Write about what you learned last winter . . .
I have alopecia areata. It kind of sucks. For those of you who don’t know what it is, alopecia is simply the medical term given to hair loss. Alopecia areata, totalis and universalis are autoimmune diseases where your own immune system attacks your hair follicles and makes the hair fall out. Scientists still are not sure why this happens and there is currently no cure for it. Alopecia areata appears as hairless circles across the scalp, totalis is when all of the hair on the head falls out and universalis is when there is no hair on the entire body.
I first got alopecia four years ago. When I first realised I was going bald, I sat in front of a mirror for hours, crying at the sight of my own reflection, whilst running my fingers through my hair watching strand after strand fall onto my dressing table. I spent the first few weeks researching as much as I possibly could about the disease and signing up to every clinical trial related to alopecia that I could.
Within a month, I had bald patches covering around 30% of my scalp and it had reached the point where I fully believed that I was going to lose all of my hair. I felt defeated and went to bed each night hoping I would still have the remaining hair left in the morning. I stopped working, I stopped dating and I became a regular at the doctors, harassing them for any kind of treatment that may help stop or slow down the hair loss and after trying lotions that burned my skin and steroid injections around my head (I am literally a sted-head), my hair eventually began to grow back. Even though I was starting to feel more like myself again, it took several months for alopecia not to be the first thing on my mind when I woke up. I knew that alopecia had a tendency to come back and it could return as a milder or a more severe form of the disease, nobody can tell. After a year, I could stop painting my scalp the same colour as my hair and I could start to wear my hair down again. But I still worried that one day it would return.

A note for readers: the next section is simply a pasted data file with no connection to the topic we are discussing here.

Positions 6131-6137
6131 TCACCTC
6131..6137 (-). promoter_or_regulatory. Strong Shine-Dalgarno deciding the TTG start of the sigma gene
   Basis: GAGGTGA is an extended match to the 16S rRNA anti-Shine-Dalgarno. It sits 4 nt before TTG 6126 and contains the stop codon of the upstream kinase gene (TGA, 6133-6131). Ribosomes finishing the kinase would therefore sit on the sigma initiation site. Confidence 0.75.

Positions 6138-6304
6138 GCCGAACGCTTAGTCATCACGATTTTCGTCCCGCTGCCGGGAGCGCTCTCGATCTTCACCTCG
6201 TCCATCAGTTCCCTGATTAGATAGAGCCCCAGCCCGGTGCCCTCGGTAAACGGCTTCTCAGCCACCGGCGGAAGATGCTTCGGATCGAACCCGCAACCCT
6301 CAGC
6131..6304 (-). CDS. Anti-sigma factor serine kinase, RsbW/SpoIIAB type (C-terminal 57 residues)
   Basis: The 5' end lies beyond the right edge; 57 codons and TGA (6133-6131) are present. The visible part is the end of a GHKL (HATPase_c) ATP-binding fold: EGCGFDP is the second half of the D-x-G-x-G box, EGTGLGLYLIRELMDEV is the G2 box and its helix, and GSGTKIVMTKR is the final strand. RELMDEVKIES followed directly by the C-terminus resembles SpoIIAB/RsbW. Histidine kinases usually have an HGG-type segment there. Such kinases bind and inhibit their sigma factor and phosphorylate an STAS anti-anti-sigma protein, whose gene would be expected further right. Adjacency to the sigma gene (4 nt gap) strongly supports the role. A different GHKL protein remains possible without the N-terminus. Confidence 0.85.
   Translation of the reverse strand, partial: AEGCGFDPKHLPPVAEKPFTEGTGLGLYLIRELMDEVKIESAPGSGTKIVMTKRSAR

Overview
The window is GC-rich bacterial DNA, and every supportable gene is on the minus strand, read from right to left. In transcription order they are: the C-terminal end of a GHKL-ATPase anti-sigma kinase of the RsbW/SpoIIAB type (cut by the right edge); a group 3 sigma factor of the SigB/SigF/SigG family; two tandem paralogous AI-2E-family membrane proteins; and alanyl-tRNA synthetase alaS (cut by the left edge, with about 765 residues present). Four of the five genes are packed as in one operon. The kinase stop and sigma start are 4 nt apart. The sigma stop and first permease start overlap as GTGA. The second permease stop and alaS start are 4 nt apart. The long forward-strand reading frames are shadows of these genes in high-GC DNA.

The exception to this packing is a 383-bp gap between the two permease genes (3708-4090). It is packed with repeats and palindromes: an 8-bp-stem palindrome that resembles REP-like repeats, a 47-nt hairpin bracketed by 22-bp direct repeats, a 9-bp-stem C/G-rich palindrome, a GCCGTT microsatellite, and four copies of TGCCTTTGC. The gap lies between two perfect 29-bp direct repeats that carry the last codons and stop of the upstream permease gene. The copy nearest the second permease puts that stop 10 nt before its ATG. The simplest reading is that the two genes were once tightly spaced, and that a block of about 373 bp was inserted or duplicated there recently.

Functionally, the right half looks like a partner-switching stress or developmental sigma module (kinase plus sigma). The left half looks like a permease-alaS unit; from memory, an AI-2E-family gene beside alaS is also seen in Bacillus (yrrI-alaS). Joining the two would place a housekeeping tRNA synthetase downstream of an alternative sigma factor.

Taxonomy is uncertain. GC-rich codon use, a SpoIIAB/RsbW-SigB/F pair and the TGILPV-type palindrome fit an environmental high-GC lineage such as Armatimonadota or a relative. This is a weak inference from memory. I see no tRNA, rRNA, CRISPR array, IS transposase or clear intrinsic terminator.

Then last winter, I found a new bald patch as I was getting ready for a date. However, I didn’t react the same as I did the first time, I just looked in the mirror and without thinking, my mind just went, “oh well, I am sure you’ll survive” and I continued to get ready, squawk along to Whitney Houston and go on the date. I had gotten through alopecia once before and I knew that whatever happened this time, I would be fine. The date may not have gone well, but that day was awesome. That day I learned that although my life would be much easier without alopecia, I had finally reached a point where I am comfortable to live with it. It has taught me about what is really important in life and it has shown me how strong I can be when I need to be.
My alopecia is currently saying hi for the third time and this time it has come along with minimal self-loathing. My thoughts on alopecia are now; just do your thing, get it over and done with, then piss off and whilst you are doing that, I will continue living my life. Thanks. Bye.
If anyone else is learning to live with something that they perceive as a disfigurement, it can seem as if it will always be the bane of your life, but it does get easier. We don’t give ourselves enough credit for how resilient we can be and how we can learn to adapt to changes. The most important thing to remember is that there are so many more layers to you than your appearance, in fact, I honestly believe that the way we look is the least important thing about ourselves – we all end up old and ugly one day, so let’s all just try to be nice people . . . and that Chad guy that thinks bald patches are gross or that eczema is arm herpes, well by the time he is thirty, his hairline will probably look like the McDonald’s logo and he will be hiding his head with a shit selection of arrogantly coloured snapbacks and you will be bossing life because you learned how to love yourself over a decade ago. But since we are nice people, we are here if you need to talk, Chad.